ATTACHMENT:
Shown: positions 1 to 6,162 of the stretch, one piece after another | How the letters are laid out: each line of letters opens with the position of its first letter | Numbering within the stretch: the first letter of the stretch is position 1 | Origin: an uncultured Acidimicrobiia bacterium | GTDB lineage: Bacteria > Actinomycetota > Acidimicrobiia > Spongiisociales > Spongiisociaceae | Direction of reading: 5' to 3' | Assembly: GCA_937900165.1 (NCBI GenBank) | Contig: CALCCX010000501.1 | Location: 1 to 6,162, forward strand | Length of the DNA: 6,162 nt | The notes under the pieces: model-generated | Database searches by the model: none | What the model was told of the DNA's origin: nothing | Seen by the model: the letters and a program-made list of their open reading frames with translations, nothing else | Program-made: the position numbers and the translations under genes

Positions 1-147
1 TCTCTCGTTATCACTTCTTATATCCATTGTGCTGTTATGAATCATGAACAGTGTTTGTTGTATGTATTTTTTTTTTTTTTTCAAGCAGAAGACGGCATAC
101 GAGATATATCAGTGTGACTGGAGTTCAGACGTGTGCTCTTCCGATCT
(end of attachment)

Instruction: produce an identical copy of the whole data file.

Shown: positions 1 to 6,162 of the stretch, one piece after another | How the letters are laid out: each line of letters opens with the position of its first letter | Numbering within the stretch: the first letter of the stretch is position 1 | Origin: an uncultured Acidimicrobiia bacterium | GTDB lineage: Bacteria > Actinomycetota > Acidimicrobiia > Spongiisociales > Spongiisociaceae | Direction of reading: 5' to 3' | Assembly: GCA_937900165.1 (NCBI GenBank) | Contig: CALCCX010000501.1 | Location: 1 to 6,162, forward strand | Length of the DNA: 6,162 nt | The notes under the pieces: model-generated | Database searches by the model: none | What the model was told of the DNA's origin: nothing | Seen by the model: the letters and a program-made list of their open reading frames with translations, nothing else | Program-made: the position numbers and the translations under genes

Positions 1-147
1 TCTCTCGTTATCACTTCTTATATCCATTGTGCTGTTATGAATCATGAACAGTGTTTGTTGTATGTATTTTTTTTTTTTTTTCAAGCAGAAGACGGCATAC
101 GAGATATATCAGTGTGACTGGAGTTCAGACGTGTGCTCTTCCGATCT